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Gas War Brings Rock-Bottom Price: Zero Per Gallon

June 27, 1986 GMT

SANDOVAL, Ill. (AP) _ It started out as an old-fashioned gasoline price war and ended up as a party as hundreds of drivers, sipping sodas and joking with each other, lined up for blocks for the ultimate savings - free gas.

The Star service station and Huck’s Convenience Store in this southern Illinois village of 1,700 people began their battle Wednesday and kept cutting prices until, on Thursday, both were giving away fuel.

″This is great 3/8″ said Leanna Spitler of Odin, laughing as she filled her tank. ″They were charging 20-some cents. But when I got around the corner, they were saying: ‘It’s 9 cents. It’s 8 cents. It’s 4 cents. It’s free 3/8’


″I figured they’d run out of gas before I got here, but they didn’t.″

The Star Service and Petroleum Co. station was charging 71 cents per gallon and 76 cents for unleaded - a penny more than Huck’s - when the battle began, said Jim Miller, the local Star manager.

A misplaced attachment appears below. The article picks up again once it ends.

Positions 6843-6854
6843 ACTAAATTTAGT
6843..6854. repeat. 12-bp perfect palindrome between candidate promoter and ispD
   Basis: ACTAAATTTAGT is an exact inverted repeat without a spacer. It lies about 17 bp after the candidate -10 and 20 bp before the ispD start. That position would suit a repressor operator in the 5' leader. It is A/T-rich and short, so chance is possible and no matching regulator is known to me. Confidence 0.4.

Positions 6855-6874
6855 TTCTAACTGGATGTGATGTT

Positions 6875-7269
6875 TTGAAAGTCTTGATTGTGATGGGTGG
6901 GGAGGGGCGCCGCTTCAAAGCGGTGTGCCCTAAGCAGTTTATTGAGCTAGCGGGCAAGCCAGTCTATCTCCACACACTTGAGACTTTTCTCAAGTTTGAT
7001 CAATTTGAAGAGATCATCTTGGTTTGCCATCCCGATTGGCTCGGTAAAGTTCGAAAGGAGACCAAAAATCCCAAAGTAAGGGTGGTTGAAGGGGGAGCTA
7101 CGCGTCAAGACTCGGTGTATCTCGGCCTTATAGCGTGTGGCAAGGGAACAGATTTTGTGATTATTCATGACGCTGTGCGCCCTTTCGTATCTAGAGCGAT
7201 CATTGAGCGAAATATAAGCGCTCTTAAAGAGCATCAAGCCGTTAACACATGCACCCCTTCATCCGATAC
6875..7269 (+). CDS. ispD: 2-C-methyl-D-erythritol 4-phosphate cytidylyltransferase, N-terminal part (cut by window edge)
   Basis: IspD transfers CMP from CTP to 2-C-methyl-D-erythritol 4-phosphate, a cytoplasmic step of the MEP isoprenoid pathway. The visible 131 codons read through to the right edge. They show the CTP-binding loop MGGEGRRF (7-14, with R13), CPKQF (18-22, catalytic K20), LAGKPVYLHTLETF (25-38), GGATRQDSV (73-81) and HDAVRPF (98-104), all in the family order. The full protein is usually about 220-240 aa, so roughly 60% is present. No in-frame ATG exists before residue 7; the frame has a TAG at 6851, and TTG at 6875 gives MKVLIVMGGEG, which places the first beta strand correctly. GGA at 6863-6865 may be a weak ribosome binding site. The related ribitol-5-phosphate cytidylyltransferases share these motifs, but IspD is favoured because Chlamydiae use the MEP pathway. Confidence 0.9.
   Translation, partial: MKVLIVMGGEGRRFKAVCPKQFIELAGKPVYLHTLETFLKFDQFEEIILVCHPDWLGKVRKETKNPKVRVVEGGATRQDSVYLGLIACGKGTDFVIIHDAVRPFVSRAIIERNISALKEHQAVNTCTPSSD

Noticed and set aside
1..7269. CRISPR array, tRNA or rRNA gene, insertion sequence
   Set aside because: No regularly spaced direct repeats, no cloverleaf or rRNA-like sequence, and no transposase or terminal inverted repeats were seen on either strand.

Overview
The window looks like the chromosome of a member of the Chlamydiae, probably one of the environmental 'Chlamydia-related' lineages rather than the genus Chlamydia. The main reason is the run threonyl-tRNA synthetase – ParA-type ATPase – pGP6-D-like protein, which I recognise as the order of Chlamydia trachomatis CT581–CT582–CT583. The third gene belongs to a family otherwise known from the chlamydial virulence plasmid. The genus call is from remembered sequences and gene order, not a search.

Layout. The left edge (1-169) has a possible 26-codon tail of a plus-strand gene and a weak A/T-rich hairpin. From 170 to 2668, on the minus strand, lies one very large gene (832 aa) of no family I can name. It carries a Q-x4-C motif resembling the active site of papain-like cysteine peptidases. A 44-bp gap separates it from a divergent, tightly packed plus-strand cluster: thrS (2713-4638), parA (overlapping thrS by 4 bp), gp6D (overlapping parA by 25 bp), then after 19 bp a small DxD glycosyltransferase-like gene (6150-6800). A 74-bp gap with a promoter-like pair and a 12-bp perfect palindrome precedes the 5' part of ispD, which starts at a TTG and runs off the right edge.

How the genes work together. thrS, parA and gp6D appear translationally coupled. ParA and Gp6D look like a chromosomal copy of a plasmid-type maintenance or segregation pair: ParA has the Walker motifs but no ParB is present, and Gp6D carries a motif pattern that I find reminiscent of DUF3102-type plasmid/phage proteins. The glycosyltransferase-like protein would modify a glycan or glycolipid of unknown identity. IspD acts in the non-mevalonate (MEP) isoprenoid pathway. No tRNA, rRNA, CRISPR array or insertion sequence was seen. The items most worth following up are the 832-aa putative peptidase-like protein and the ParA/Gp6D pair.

″We’ve made a lot of friends with it,″ he said Thursday. ″I don’t have any idea how long it’ll last. I just do what they tell me.″

Across U.S. Highway 50 at Huck’s, manager Jody Nielsen said she lowered prices when Star matched hers because ″Huck’s always beats the competition.″

The stations were charging 50 cents a gallon as business began Thursday, and employees spent the day on ladders changing price signs until about noon, when signs at both read ″00.0.″

″I’ve been up and down this thing all day long,″ said Huck’s employee Tonya Anderson of Vernon.

″Who can argue with free gas?″ said Charles Fletcher Jr. of Centralia. ″It’s just like Christmas. Santa Claus came early.″

Both stations gave away gasoline until about 2 p.m., when Miller got a call from Star’s Corsicana, Texas, headquarters. Shaking his head, he walked to the pumps and raised prices to 49.9 cents for regular and 50.9 cents for unleaded.

Huck’s raised their’s to a penny less than Star.

Drivers lined up at the T-intersection of U.S. 50 and 51, where the stations are located, honked their horns and groaned when they no longer could get something for nothing.

But prices again began dropping after Miller got another call from Texas, prompting more honking - this time, accompanied by cheers - and, once more, they fell to zero.

Cars were backed up along both highways as drivers waited to buy gas, but at least one person watching prices fall hoped it would end - and soon.

″They’re killing me,″ moaned Leonard Morris, assistant manager of a Clark service station about six miles away in Centralia. ″I only did about $300 yesterday, and I do about $1,000 normally... I can’t compete with this.″